Alondra Nelson (Columbia University) gave the Annual SFI Lecture on March 31, 2015. Entitled “The Social Life of DNA in the Era of Big Data,” the lecture focused on the expansive use of genetic ancestry testing, the 2013 controversy over the decoding of the genome of Henrietta Lacks, the growing phenomenon of familial searching in the criminal justice system, and the unique features of DNA as big data.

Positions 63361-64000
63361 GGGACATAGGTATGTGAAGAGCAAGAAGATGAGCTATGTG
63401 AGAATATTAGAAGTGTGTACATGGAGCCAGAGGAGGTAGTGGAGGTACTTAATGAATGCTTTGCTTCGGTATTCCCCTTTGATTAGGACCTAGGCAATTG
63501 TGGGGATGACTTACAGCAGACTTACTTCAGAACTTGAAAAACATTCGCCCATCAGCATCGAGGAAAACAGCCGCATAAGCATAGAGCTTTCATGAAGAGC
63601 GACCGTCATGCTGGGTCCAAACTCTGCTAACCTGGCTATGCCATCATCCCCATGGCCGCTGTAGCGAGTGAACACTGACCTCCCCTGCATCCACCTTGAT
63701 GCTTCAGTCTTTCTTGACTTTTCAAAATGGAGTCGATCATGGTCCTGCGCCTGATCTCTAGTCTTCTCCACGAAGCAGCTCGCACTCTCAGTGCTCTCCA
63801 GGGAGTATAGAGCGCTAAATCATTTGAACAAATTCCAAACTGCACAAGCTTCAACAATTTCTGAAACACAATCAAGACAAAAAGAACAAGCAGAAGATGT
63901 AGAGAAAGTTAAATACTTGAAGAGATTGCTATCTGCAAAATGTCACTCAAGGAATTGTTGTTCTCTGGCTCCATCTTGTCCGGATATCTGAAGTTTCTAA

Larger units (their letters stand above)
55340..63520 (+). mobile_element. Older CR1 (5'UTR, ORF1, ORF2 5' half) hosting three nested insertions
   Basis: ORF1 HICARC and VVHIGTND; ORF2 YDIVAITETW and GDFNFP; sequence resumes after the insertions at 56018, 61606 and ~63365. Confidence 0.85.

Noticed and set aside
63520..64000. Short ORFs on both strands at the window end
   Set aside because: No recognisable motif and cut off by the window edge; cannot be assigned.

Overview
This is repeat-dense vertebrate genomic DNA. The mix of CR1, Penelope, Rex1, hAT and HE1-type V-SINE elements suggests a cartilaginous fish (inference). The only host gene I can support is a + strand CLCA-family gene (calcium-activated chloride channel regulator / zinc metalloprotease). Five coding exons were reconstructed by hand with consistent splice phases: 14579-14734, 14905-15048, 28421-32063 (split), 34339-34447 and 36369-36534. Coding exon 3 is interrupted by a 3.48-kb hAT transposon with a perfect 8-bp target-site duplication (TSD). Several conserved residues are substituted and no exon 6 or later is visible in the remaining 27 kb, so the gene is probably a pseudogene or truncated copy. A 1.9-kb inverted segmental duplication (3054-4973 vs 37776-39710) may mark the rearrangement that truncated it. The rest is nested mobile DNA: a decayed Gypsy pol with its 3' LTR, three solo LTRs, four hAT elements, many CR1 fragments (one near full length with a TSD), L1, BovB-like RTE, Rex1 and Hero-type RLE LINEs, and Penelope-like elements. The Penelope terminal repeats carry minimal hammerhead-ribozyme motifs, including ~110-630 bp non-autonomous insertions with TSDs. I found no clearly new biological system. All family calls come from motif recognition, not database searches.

Alondra Nelson is Dean of Social Sciences and professor of sociology and gender studies at Columbia University. Her research focuses on the intersections of science, technology, medicine, and inequality. Her books include Genetics and the Unsettled Past: The Collision of DNA, Race, and History; Body and Soul: The Black Panther Party and the Fight against Medical Discrimination; and Technicolor: Race, Technology, and Everyday Life. Her latest book,The Social Life of DNA, will be published next year. She is presently engaged in new ethnographic research that examines grassroots responses to the STEM field crisis. Nelson is the recipient of fellowships from the Ford, Wilson, and Mellon Foundations. She has been a visiting fellow of the Max Planck Institute for the History of Medicine, the BIOS Center at the London School of Economics, and the Bavarian American Academy. She sits on the editorial board of Social Studies of Science and serves as an advisor to the Data & Society Research Institute in New York City.